The tensions between Trump and Macron were apparent before the two even met face to face this weekend. Ahead of their sit-down, Trump blasted Macron for a comment he had made to the press earlier in the week. Macron had expressed support for a European army to counter the rise of Russia and China, one that would help wean European countries off their dependence on the US.

Trump responded to Macron’s comments en route to his meeting with the French president, calling the proposal “very insulting.”

However, the two seemed to have smoothed things out ahead of their bilateral meeting, with Macron telling reporters during a photo op with Trump: “We need a much better burden-sharing in NATO. My proposals on European defense are consistent with that.”

Trump responded that “we want to help Europe but it has to be fair.”

But the show for the cameras seemed just that — a show. During Macron’s address on Sunday, the official anniversary of the armistice that ended WWI, he sharply and forcibly denounced nationalism, calling it a “betrayal of patriotism.” He also warned that “giving in to the fascination for withdrawal, isolationism, violence, and domination would be a grave error.”

Macron didn’t mention Trump by name, but it was a clear reprimand of the US president’s preferred foreign policy approach.

According to NBC News Trump “appeared to grimace while offering muted and delayed applause” after Macron’s remarks. He later thanked Macron on Twitter, and praised the “beautiful ceremony.” He didn’t address the topic of Macron’s speech directly.

Later that day, Macron presided over the opening of the first annual Paris Peace Forum. The three-day event was devised to bring together heads of state, local governments, international organizations, and civil society and religious groups to talk about how to revive collective governance and international cooperation at a time “when global challenges have never been so pressing.” It’s a “Davos of democracy,” French officials told France24.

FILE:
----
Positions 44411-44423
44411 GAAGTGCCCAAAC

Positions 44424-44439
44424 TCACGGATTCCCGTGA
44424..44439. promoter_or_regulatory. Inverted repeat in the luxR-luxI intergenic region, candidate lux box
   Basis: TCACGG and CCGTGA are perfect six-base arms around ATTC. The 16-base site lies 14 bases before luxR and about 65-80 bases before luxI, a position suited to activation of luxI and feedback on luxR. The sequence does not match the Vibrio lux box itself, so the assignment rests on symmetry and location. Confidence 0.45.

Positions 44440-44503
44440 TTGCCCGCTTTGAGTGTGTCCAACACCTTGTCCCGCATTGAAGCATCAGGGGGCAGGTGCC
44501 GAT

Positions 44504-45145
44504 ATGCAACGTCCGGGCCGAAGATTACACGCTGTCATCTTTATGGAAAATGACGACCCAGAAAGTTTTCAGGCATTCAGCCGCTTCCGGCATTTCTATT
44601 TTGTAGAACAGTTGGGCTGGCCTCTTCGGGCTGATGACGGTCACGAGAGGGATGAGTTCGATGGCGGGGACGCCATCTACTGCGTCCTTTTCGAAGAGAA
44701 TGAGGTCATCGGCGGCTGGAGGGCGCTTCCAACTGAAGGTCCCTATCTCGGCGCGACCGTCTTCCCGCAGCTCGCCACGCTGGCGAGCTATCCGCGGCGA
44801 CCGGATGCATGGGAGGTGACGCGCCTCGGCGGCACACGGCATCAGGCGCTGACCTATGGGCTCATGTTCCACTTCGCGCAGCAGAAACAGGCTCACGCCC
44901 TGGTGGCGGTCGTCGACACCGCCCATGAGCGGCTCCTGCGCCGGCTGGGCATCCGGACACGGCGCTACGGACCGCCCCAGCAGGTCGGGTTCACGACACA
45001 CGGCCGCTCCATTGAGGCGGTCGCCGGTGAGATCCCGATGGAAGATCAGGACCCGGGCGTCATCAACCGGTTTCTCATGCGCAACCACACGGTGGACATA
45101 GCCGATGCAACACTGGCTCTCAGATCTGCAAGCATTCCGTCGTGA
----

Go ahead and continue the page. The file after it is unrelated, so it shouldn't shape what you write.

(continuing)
Trump, however, chose not to attend the forum — which undoubtedly strengthened the message that Macron was trying to send.

Trump cancels WWI memorial visit because rain

Trump really loved the Bastille Day military parade when he visited France in July — so much so that he wanted to host his own in Washington, DC. The high cost of the event stymied his plans, so he decided to travel to Paris this weekend instead.

But if Trump expected a “celebration” in Paris, he didn’t exactly get it. The World War I commemoration was a somber affair, a reflection on a continent ravaged by war and an unsteady peace that brought it back into conflict two decades later.

Trump also didn’t make it to some of the headlining events. On Saturday, the White Houseannounced that Trump’s trip to Aisne-Marne American Cemetery and Memorial was canceled “due to scheduling and logistical difficulties caused by the weather.”